Posted on February 9, 2019 by Diana Roberts
With respect to the Congressional Prayer Caucus Foundation (“CPCF”) and to their right to free speech, the following rebuttal should be considered.
First, as to religion, this nation and its constitution was not founded on Judeo-Christian principles. The new religious liberty of free thought and democracy came to writers and congressmen from France as the institution of conscience of the individual mind. The only full church/state experiment that was attempted in America was the failed attempt by the Puritans. That is not to say that most settlers were not Christian, but their theology was not controlled by the state government with the exception of Virginia, which demoted the Church of England about the time of passage of the United States Constitution.
The mis-statement of this history as posed in this report, that America was founded on Christian principles, did not surface until the mid-19th century. Its purpose preached by evangelicals was to divide, to support and heat-up the South to the civil war in the tensions of 1860, when southern Baptist fundamentalists and evangelists split from northern Baptists over the issue of slavery. They heatedly preached that slavery was approved by God and that the owner of one person of another controlled all that person’s beliefs and physical condition. They preached that America was founded on Christian principles and slavery was part of our Christian heritage. Southern fundamentalists and evangelists used numerous arguments such as human ownership was right and good for the slave physically and morally. Without a Christian owner, the slave would be lost with no moral guidance. This country was founded on the principle and usefulness of slavery. To be sure, slavery was full blown in Jesus’ time, and he never said one word against it.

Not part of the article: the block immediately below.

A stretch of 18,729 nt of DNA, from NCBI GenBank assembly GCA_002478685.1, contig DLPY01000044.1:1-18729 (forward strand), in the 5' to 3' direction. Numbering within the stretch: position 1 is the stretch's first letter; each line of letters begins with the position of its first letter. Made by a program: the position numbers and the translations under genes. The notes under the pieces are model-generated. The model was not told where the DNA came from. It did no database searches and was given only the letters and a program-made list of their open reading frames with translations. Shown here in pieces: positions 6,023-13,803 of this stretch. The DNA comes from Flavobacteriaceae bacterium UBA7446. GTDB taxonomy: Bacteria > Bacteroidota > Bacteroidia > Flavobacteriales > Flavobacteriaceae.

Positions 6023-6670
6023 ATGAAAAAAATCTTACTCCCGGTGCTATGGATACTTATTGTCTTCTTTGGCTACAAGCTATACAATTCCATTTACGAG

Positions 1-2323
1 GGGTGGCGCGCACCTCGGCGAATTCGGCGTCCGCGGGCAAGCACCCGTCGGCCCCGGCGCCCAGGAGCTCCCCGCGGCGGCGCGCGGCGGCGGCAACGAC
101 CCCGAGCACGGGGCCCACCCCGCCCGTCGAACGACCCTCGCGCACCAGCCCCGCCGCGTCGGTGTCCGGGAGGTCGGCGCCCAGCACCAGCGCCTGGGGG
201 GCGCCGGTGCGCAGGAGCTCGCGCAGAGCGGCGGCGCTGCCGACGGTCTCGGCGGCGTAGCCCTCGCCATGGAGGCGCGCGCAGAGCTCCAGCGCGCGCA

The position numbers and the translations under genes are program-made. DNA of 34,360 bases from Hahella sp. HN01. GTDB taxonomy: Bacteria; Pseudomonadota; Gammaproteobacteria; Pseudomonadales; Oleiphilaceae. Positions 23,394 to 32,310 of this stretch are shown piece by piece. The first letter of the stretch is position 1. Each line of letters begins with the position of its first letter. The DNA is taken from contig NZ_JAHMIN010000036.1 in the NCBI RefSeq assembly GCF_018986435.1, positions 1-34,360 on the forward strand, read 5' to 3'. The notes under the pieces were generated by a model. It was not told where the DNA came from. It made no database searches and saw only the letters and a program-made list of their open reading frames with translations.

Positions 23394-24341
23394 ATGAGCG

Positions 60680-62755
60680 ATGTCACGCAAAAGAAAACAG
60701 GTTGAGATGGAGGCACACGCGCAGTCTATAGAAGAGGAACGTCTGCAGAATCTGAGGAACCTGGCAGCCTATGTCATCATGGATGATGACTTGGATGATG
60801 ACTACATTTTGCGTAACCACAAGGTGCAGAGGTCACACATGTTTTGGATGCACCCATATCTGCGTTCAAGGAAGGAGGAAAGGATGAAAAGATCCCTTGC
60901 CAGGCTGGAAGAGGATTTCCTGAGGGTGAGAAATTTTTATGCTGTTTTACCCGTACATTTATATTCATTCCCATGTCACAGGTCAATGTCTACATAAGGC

As one studies such journalism as The Federalist Papers or speeches by Presidents or other influencers, it is not unusual to see references to a deity or even a call for spiritual help. Unfortunately, our CPCF friends interpret this as the American government reaching out to divine intervention and as being evidence of American government Christian founding. There is no basis for that interpretation. Those references are natural to that speech maker or article writer, individually, not as our government. They are individual statements that every American has in free speech, but they are not the law to be imposed upon every American, any more than Thomas Paine’s Common Sense or Rights of Man journalism was.
After the war, there was very little discussion about Christian principles being part of American the founding. However, this mis-information got a rebirth of energy as Penecostalism emerged in the early 20th century. Radical adherents of the Holiness group were energized by revivalism and the imminent expectation for the Second Coming of Christ. Believing that they were living in the end times, they expected God to spiritually renew the Christian Church thereby bringing to pass the restoration of spiritual gifts and the evangelism of the world.